I guess that’s another way bespoke has a benefit - because you have more interactions, even if you’re consuming less. A lot of readers say how much they enjoy that process, which can involve four or five appointments.
Yes it’s a good combination in that way. You still get the regular thrill, like entering your card to buy something online, but without the same volume of product. And there's a greater emotional connection with the clothing.
Plus there's a separate thrill from getting something altered, or repaired, and it feeling almost new every time. Do you think it’s necessarily harder, though, to make that shift to slow consumption when others in society aren’t doing the same? Or when parts of your consumption are instant, others not? My TV is still on demand, and Amazon delivers my headphones the next day.
Yes, it does depends on how consumption fits into society as a whole. And I think that’s why the same people will often engage with the slow food movement, or micro-breweries for beer.
Of course, we still need the global mass manufacturing process as well, because without that there wouldn’t be enough food. But you often find the same person that buys organic wine, takes a considered approach to other things they buy. It’s about a curiosity, in a way. Rather than just consuming the novelty of the thing as it magically appears on the shelf.
Do we know how much people spent on clothing historically, perhaps as a proportion of income?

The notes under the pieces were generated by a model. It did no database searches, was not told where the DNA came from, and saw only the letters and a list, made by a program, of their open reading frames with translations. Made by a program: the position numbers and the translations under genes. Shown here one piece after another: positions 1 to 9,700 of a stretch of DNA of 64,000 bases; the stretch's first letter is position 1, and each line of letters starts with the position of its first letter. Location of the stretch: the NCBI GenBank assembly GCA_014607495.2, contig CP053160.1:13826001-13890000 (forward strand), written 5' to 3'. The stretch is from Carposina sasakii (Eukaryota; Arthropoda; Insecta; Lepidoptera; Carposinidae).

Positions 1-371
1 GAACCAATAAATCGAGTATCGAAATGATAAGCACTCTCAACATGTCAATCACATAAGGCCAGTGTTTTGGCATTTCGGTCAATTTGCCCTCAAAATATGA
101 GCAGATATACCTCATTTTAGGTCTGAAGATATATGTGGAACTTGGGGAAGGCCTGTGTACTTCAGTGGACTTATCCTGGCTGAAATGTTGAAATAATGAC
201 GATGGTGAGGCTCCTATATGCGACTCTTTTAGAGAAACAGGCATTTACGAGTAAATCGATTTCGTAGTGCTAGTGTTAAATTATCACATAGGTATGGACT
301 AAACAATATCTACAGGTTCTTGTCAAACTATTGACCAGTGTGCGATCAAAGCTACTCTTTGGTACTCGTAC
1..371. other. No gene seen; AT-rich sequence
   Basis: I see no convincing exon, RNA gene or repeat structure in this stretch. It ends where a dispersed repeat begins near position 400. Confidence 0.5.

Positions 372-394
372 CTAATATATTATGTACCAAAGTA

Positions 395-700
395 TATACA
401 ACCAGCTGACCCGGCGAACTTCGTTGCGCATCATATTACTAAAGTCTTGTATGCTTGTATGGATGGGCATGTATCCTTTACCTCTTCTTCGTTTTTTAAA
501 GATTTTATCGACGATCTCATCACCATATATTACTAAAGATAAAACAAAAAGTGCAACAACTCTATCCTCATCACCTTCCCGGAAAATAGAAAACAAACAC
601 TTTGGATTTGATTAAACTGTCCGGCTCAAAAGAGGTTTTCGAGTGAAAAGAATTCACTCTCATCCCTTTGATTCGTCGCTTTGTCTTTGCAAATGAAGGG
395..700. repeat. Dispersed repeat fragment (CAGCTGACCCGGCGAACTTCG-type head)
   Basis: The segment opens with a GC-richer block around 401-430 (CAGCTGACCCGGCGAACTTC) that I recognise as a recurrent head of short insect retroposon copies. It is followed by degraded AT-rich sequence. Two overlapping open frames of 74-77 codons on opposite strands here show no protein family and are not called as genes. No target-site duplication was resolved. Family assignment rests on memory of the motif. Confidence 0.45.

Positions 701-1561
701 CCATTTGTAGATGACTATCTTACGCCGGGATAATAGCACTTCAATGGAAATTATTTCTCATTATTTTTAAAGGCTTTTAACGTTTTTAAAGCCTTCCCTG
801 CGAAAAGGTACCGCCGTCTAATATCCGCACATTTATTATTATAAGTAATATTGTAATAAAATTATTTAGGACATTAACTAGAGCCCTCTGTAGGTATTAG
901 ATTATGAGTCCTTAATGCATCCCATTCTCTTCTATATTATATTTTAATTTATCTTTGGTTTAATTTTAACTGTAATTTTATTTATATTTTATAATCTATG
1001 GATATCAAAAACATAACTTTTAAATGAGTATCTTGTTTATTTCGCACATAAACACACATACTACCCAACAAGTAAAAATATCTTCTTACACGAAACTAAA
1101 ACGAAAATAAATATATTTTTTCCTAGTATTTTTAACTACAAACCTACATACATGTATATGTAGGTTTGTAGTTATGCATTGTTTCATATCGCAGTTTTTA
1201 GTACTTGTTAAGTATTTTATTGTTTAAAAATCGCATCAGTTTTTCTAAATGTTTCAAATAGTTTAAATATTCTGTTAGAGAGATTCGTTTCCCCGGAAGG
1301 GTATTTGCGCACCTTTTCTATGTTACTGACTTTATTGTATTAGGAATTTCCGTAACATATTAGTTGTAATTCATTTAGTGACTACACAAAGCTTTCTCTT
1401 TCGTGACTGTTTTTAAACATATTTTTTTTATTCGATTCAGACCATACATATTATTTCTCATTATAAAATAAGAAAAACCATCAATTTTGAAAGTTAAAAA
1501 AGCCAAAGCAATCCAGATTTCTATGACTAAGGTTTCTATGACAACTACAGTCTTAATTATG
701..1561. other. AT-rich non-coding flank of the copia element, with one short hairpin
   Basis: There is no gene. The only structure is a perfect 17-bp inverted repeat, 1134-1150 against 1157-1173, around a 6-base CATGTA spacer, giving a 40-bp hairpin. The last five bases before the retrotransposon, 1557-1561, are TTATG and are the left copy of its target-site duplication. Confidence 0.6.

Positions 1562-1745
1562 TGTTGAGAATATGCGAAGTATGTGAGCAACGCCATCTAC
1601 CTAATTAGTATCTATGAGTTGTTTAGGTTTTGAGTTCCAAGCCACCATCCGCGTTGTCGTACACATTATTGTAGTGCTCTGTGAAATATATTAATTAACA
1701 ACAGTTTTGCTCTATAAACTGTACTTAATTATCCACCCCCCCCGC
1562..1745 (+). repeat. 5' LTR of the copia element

There is some data, but it’s very dependent on the period and rarely captures everything.
For example, through much of history textiles were a luxury, and as a result while you might have spent a certain amount on a new suit or a new dress, you would also spend more later having it altered, or repaired. And not just because it didn’t fit, but to keep it in style. You might also have done some repairs yourself.
Then when it couldn’t be re-used you would have handed it down, perhaps to a servant - at which point it becomes completely undocumented.
Some clothes were even re-used in interiors. The cloth could be turned into rugs, in back rooms like the kitchens. Or used as stuffing in cushions.
So you can never see the whole value chain.
No, though it’s perhaps just as significant to consider how people talked about textiles. They were seen as a luxury, and were a luxury. They were expensive and they were valued.
It’s a radical difference from how people value clothing today. And the change has happened in a very short period.